FACTBOX: Chair's summary from European leaders mtg in Berlin

BERLIN Sun Feb 22, 2009 9:51am EST

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BERLIN (Reuters) - European leaders met in Berlin on Sunday to prepare a common stance on overhauling global financial rules ahead of a broader summit of G20 nations in London on April 2.

Below are highlights from a "chair's summary" of conclusions from the meeting that was seen by Reuters:

RENEWING GLOBAL FINANCIAL MARKET REGULATION IS A PRIORITY

- We are making good progress toward creating a new global financial market architecture.

- We reaffirm our determination to implement the joint decisions of 15 November swiftly and completely.

- We propose that the International Monetary Fund (IMF) and the Financial Stability Forum (FSF) be charged with monitoring and promoting the implementation of the international recommendations on putting the Action Plan into practice.

- We have today underscored once again our conviction that all financial markets, products and participants must be subject to appropriate oversight or regulation, without exception and regardless of their country of domicile. This is especially true for those private pools of capital, including hedge funds, that may present a systemic risk.

- We also agreed that credit rating agencies should be subject to mandatory registration and oversight.

- We have today agreed on advocating reforms to ensure that banks build additional buffers of resources in good times.

- A list of uncooperative jurisdictions and a toolbox of sanctions must be devised as soon as possible.

- The Financial Action Task Force, OECD and FSF should submit proposals in their respective fields to the G20 Finance Ministers meeting in March, for review at the London Summit.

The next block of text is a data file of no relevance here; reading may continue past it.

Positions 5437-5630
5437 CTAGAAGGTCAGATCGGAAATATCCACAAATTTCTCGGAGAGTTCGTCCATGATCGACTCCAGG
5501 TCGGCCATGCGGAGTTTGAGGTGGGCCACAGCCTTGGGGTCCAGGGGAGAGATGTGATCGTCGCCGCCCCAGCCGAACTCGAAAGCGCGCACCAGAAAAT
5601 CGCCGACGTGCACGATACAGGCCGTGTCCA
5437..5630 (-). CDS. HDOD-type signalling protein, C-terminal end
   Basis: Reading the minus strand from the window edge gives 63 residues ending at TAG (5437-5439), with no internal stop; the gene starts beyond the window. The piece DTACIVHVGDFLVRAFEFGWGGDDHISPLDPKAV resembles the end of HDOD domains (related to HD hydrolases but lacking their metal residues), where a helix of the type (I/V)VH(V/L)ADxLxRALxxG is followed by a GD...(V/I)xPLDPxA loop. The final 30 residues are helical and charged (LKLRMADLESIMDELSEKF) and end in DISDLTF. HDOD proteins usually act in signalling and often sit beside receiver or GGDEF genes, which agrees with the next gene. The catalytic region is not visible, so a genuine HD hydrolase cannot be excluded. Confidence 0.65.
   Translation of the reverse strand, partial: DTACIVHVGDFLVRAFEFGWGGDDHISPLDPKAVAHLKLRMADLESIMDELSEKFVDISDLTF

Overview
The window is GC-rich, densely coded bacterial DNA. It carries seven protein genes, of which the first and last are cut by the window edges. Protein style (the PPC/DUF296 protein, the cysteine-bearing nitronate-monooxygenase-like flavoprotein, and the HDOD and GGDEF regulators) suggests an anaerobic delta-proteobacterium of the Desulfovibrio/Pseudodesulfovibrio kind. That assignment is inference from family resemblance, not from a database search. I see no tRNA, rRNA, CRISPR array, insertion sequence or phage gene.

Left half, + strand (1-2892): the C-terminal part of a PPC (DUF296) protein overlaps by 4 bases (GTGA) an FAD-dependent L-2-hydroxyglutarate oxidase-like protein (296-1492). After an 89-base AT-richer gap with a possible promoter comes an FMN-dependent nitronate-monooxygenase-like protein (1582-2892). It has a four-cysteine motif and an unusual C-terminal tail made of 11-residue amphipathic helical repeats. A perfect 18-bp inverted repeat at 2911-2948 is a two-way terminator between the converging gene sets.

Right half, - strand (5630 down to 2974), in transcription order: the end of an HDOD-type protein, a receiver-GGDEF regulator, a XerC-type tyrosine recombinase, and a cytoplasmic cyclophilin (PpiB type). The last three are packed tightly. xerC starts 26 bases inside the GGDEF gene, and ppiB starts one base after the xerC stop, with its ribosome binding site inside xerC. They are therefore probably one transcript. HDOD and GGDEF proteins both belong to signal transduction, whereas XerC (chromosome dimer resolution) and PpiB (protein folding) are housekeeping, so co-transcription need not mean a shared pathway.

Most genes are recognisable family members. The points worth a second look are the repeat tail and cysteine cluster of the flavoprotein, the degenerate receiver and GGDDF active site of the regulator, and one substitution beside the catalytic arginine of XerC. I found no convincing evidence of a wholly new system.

- We will strongly advocate (at the London summit)...the development of an effective early warning system by the IMF and FSF, working in close cooperation.

- We will strongly advocate (at the London summit)...the adoption of principles on compensation practices to prevent bonus payments that contribute to excessive risk-taking.

SHORT-TERM CRISIS MANAGEMENT HAS TO ADDRESS DISTORTIONS IN COMPETITION

- The situation (on financial markets) remains fraught...We firmly uphold our commitment to continue to assist systemically-important financial institutions

- As (economic support) measures take effect over the coming months they will tangibly support growth.

- We will come out of this crisis strengthened only if we proceed to implement structural reforms and focus on public spending that improves growth prospects.

- We commit ourselves to implementing our stimulus measures and our financial rescue plans in a manner that limits distortions to competition to an absolute minimum.

- We in the EU need common principles for dealing with impaired assets.

ENSURING SUSTAINABLE ECONOMIC POLICY

- It is our firm intention to return to the path of a sustainable budgetary policy as soon as possible.

- It is a priority to achieve a breakthrough in the Doha Round of WTO negotiations in the coming months.

- All countries have a duty to resist protectionist tendencies.

IMPROVING INTERNATIONAL COOPERATION

- We have agreed today to support doubling the funds available to the IMF.

- We should consider options to reform the IMF's lending instruments.

- The establishment of supervisory colleges for cross border financial institutions is a key element for improving international cooperation on financial oversight.

- We strongly support the enlargement of the FSF to include emerging market economies and call for this measure to be implemented swiftly in good time before the London Summit.

(Compiled by Noah Barkin and Paul Carrel)

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